California Chrome would be on a farm in central Kentucky right now, pollinating the lady horses with his DNA, and rival Arrogate would be wintering in southern California, resting up for the racing year ahead.
They would be if not for this: $$$, and lots of it.
Saturday’s $12 million Pegasus World Cup — the richest race in thoroughbred history — has brought the world’s two best horses to South Florida’s Gulfstream Park for an epic showdown that has the sport buzzing.
“To race for this amount of money is just — it’s crazy,” said jockey Mike Smith, Arrogate’s 51-year-old jockey. “I never, in my wildest dreams, imagined we would be racing for that.”
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The Pegasus is all about the money.
With a purse of $12 million, the Pegasus is worth six times more than the Kentucky Derby and about twice as much as the Breeders’ Cup Classic. Only the Dubai World Cup at $10 million rivals it.
The winning Pegasus horse will earn $7 million.
The winning jockey will receive his 10 percent cut of that, or $700,000.
By comparison, the Chicago Cubs each raked in $368,000 for winning the World Series while the Denver Broncos each got $97,000 for winning Super Bowl 50.
And Gulfstream is charging fans $100 just to get in. Admission and parking are free the rest of the year.
It’s the $12 million purse, though, that was the magnet for California Chrome and Arrogate, the top two finishers in the Breeders’ Cup Classic at Santa Anita in November, and 10 other hopefuls.
If not for the Pegasus and it’s huge payday, California Chrome, who won the 2014 Kentucky Derby, would have retired after his runner-up finish to Arrogate in the Classic. Instead, he’ll race in the Pegasus and then head off to stud.
“If it isn’t for this race, you’d never see California Chrome run again, and Arrogate would be on his way to Dubai,” said Jay Stone, who sets the morning line at Gulfstream and also serves as racing manager for Reeves Racing.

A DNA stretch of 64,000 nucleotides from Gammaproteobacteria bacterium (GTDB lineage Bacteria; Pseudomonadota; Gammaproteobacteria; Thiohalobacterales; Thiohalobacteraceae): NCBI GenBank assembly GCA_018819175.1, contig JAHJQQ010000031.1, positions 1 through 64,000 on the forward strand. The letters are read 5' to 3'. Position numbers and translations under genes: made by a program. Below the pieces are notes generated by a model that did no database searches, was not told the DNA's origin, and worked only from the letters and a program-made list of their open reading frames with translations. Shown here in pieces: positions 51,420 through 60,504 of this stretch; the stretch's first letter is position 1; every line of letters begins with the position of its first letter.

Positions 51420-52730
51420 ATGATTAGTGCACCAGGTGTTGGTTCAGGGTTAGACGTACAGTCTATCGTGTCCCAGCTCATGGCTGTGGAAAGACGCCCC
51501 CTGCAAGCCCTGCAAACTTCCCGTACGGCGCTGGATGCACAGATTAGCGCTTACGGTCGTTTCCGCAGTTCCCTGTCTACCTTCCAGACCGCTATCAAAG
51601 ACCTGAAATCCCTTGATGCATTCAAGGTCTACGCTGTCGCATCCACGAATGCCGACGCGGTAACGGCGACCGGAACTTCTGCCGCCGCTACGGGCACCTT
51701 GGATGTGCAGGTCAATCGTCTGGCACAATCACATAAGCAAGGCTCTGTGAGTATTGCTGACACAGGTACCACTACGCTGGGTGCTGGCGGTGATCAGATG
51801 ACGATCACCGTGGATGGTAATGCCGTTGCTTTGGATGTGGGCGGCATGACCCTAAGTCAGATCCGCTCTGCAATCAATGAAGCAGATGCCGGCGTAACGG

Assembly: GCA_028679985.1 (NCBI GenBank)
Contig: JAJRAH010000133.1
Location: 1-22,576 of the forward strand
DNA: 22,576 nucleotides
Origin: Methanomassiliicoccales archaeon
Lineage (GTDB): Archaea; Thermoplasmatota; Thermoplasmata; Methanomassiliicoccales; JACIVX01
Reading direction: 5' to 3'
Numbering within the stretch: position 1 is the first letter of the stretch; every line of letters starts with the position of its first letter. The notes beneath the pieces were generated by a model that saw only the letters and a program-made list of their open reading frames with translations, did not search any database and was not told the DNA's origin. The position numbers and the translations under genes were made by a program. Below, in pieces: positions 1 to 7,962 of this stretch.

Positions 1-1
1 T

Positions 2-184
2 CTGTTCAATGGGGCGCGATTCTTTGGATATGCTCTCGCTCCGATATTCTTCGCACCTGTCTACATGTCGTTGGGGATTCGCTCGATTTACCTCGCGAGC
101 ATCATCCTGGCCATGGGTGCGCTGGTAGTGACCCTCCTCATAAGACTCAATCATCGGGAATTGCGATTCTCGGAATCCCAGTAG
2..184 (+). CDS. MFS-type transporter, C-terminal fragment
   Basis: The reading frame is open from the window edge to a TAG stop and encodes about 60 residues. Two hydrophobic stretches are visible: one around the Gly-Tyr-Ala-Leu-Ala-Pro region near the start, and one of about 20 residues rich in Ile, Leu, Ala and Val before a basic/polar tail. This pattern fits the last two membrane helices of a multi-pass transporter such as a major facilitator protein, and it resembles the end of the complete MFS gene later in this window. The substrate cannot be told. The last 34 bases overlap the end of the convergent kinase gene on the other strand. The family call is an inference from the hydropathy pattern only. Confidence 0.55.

The Pegasus replaced the Donn Handicap on Gulfstream’s racing calendar. The Donn, long a fixture on the track’s winter schedule, attracted a top older horse star now and then, such as Cigar and Skip Away.
But with a $500,000 purse and early-year positioning, it wasn’t a destination point for horses from the West Coast, or those pointing toward richer races later in the year.
The Pegasus and it’s massive purse changed the landscape instantly.
“It really gets to the purpose of what we were trying to do, is to extend the racing calendar so that fans could continue to see horses that they may have never seen on this circuit,” said Gulfstream president Tim Ritvo.
So California Chrome and Arrogate meet again.
California Chrome, now a 6-year-old, has already earned $14 million and would set the all-time earnings record for a thoroughbred with a Pegasus win. He won seven of his eight races last year, with the only defeat coming by a half-length to Arrogate in the Classic, and was voted Horse of the Year.
Arrogate was a late-developing 3-year-old, missing the Triple Crown series before stamping his name with a 13-length victory in the Travers Stakes in August. He backed up that impressive win by taking down California Chrome in a hard-fought Classic.
The dynamic duo will face 10 other challengers, who are given slim chance of pulling the upset.
The Pegasus is scheduled as the last race on the 12-race Gulfstream card, with an estimated post of 5:40 p.m. The race will be shown on NBC (4:30-6 p.m.).
Post time for Gulfstream’s first race Saturday is 11:30 a.m.
Pegasus World Cup Invitational
The field for Saturday’s $12 million race at Gulfstream Park:
Pole Position, Horse
2. Prayer for Relief
4. Noble Bird
5. War Story
6. War Envoy
7. Shaman Ghost
8. Semper Fortis
9. Keen Ice
10. Breaking Lucky
12. California Chrome
Distance: 1 1/8 miles; TV: NBC (4:30-6 p.m.); Winner’s share: $7 million; About: The Pegasus will be the 12th race on a 12-race card that has a first-race post of 11:30 a.m.